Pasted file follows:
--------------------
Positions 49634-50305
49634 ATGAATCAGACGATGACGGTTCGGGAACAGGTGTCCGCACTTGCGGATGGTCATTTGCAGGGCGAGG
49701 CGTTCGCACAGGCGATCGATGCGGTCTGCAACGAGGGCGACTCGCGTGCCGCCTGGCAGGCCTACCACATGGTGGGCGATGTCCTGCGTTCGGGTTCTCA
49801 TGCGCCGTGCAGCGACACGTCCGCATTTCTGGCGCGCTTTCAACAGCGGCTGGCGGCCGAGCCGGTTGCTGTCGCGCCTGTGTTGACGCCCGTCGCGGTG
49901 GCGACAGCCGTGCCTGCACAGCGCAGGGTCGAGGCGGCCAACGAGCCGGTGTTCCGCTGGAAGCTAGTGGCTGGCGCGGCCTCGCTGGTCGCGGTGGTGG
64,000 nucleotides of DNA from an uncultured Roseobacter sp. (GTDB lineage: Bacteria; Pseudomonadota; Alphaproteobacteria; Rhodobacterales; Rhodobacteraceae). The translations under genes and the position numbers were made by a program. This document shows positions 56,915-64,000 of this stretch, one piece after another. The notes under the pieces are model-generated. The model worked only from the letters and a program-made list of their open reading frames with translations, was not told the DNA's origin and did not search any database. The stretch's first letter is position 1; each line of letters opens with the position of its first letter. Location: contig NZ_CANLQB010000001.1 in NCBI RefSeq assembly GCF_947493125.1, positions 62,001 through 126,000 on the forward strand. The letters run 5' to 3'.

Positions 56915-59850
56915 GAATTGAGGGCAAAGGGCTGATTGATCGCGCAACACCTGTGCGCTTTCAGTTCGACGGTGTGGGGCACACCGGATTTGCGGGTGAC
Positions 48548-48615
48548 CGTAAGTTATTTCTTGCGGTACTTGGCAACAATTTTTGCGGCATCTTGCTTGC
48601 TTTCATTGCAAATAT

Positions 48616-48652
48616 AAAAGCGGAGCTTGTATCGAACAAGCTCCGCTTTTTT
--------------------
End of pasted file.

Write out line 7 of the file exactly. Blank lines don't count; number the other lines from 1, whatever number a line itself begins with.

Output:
Positions 56915-59850